The United States got a dominating match win from rookies Charley Hoffman and Kevin Chappell and rode the continued excellence of FedExCup champion Justin Thomas to another victory with his partner Rickie Fowler while opening up an 8-2 lead over the International team on Friday after Day 2 of the 12th Presidents Cup.
The biennial competition is being competed at Liberty National Golf Club in Jersey City, N.J.
The Americans won four of the five four-ball (better ball) matches on Friday and halved the fifth, earning 4 1/2 of the possible five points on the day.
The surprise performance of the day came from Hoffman and Chappell, who blitzed their way to a 5-up lead at the turn and closed out the International duo of Anirban Lahiri of India and Charl Schwartzel of South Africa 6 and 5.
Hoffman and Chappell won the opening two holes, capturing the second with a conceded eagle after Hoffman hit his second shot to three feet, and the duo simply never let up. Lahiri and Schwartzel were actually fortunate to halve the third after Lahiri was disqualified from playing the hole after he broke a rule by practicing a bunker shot following the conclusion of the second hole.
Chappell birdied the fourth to move the team 3-up, and added two more on Nos. 8 and 9 to move the team 5-up. Hoffman then sealed the match with a birdie at 13.
Thomas hit the pin with a bunker shot on the 16th hole after holing another shot from the sand two holes earlier to garner his match with Fowler against South African's Louis Oosthuizen and Branden Grace. When Oosthuizen missed a short birdie putt on the 16th, Thomas and Fowler closed out a 3 and 2 victory.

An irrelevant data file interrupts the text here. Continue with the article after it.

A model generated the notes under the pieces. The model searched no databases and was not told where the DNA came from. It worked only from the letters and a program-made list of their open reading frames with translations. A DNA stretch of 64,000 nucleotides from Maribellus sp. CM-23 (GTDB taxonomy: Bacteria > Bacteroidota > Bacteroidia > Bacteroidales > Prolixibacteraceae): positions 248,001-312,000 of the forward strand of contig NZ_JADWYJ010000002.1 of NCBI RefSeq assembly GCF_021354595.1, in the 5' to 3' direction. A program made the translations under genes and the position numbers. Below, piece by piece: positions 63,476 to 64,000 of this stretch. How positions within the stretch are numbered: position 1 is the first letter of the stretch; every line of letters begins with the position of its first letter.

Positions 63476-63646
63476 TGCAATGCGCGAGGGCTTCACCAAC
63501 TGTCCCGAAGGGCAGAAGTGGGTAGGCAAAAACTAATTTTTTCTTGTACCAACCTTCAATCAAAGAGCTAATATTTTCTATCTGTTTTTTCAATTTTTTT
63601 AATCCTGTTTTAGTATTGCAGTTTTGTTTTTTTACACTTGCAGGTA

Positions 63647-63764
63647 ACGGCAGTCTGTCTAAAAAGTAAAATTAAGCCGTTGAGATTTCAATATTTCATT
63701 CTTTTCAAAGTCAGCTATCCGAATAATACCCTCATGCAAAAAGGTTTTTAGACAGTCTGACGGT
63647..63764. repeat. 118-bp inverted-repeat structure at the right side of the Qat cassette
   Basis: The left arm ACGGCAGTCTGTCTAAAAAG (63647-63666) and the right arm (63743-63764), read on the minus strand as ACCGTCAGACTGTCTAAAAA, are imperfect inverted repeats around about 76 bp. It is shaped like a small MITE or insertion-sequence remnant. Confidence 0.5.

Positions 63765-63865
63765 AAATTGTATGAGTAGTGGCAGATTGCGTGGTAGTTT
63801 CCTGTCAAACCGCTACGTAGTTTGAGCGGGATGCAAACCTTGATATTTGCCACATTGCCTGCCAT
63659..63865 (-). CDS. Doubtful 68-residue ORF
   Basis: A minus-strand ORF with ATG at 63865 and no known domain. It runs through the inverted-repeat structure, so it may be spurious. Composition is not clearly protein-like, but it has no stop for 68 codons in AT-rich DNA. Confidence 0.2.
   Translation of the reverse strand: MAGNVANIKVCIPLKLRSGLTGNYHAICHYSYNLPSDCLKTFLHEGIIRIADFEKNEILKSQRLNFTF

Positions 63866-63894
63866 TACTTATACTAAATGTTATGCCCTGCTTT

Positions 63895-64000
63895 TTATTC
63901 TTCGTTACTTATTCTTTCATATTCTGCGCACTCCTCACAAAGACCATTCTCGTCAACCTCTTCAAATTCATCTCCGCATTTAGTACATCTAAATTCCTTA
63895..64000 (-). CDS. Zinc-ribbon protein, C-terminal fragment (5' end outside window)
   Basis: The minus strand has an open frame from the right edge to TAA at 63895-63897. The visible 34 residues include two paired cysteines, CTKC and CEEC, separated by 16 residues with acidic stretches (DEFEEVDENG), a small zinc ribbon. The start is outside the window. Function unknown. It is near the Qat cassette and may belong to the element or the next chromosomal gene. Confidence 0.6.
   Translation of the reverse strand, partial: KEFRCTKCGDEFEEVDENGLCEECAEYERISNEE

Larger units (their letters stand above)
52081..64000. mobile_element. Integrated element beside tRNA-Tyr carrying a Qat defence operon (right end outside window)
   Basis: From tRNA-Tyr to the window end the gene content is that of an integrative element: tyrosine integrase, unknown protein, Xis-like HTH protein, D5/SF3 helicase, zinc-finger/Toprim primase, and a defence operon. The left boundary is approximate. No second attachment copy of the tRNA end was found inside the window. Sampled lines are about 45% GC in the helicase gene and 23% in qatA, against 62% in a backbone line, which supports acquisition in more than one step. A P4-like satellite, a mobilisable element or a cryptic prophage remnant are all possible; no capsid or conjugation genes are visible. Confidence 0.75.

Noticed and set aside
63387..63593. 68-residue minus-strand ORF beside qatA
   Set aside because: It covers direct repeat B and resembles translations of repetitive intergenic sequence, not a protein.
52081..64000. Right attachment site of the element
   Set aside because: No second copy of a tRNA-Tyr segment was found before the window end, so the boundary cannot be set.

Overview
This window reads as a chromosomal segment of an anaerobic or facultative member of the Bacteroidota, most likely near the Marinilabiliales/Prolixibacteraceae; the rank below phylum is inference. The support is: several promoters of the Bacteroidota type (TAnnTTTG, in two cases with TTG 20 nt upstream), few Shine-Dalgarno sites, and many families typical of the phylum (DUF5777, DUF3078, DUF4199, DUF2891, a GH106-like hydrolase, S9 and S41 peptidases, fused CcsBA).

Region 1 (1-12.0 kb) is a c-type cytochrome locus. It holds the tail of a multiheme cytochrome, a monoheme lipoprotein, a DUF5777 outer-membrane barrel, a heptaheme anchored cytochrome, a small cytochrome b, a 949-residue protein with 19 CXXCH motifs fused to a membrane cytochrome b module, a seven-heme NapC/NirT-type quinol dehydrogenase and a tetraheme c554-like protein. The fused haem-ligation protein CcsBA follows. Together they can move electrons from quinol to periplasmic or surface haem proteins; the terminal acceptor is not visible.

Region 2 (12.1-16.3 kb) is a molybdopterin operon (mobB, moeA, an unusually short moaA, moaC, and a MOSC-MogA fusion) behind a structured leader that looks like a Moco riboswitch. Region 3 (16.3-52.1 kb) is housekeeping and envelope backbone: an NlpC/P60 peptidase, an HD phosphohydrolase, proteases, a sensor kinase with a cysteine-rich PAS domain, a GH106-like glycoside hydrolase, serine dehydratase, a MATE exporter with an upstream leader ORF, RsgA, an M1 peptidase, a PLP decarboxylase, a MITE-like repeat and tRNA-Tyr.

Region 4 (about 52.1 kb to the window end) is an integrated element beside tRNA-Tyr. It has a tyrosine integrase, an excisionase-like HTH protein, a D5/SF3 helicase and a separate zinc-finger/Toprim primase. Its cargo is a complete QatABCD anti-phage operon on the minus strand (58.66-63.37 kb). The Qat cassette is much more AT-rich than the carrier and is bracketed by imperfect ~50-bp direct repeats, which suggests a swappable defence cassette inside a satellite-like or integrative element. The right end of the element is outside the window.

Thomas and Fowler never trailed in the match. They won the third with a Fowler birdie from 16 feet to move 1-up. The pair won the fifth to move 2-up, lost the sixth and then won the eighth. The American pair was still 2-up on the 12th, and that's when Thomas caught fire.
The South African pair was previously 5-0 as a team in the Presidents Cup. This was not only their initial loss, but the first time they haven't gotten a full point.
The third match win of the day for the United States came via Brooks Koepka and Dustin Johnson, who beat Jhonattan Vegas of Venezuela and Adam Scott of Australia 3 and 2. Johnson birdied the 12th and 15th holes before closing out the International duo with another birdie on the 16th.
Match win No. 4 for Team USA came just moments later when Phil Mickelson, playing with Kevin Kisner, buried a 13-foot putt on the final hole to garner a 1 up victory over Australian's Marc Leishman and Jason Day. Kisner had drained a 21-foot birdie on the 15th hole that squared the match.
The American duo of Jordan Spieth and Patrick Reed had to settle for a halve with Canadian Adam Hadwin and Hideki Matsuyama of Japan after winning the 15th and 16th holes to square the match. Spieth surprisingly missed an 8-footer for birdie that would have won the 17th hole and lipped out another putt on the closing hole.
The Presidents Cup competition consists of 30 matches. Thursday began with five foursomes (alternate shot) matches, after which the United States Team held a 3 1/2-1 1/2 point lead over the International Team, made up of 12 professionals not from Europe.
Saturday's schedule will offer four foursomes matches in the morning and four four-ball matches in the afternoon. Sunday's final day will consist of 12 singles matches, with every player from both teams on the course.
The Americans have won sixth straight Presidents Cups and nine of the 11 previously contests beginning in 1994. The International Team has won once and one match, in 2003 in South Africa, was a tie.
NOTES: Matt Kuchar and rookie Daniel Berger did not play for the American Team on Friday while Si Woo Kim of South Korea and Emiliano Grillo of Argentina sat out for the International squad. ... The United States has led after the first day in nine of the 12 previous Presidents Cup, last trailing after Day One in 2005. Since 2007, the U.S. Team leads the International Team 41 1/2-16 1/2 in foursomes. ... There are 10 players making their debut in the Presidents Cup, which is tied for the second-most ever in the history of the event. There were 11 in 2013 and 10 in 2003, 2011, 2015 and this year. The six first-timers on the U.S. Team is also tied for the most ever (2011). ... Both Presidents Cup teams are the youngest in the event's history. The average age of the U.S. Team is 31.8 years old, while the International Team is 30.3 years old.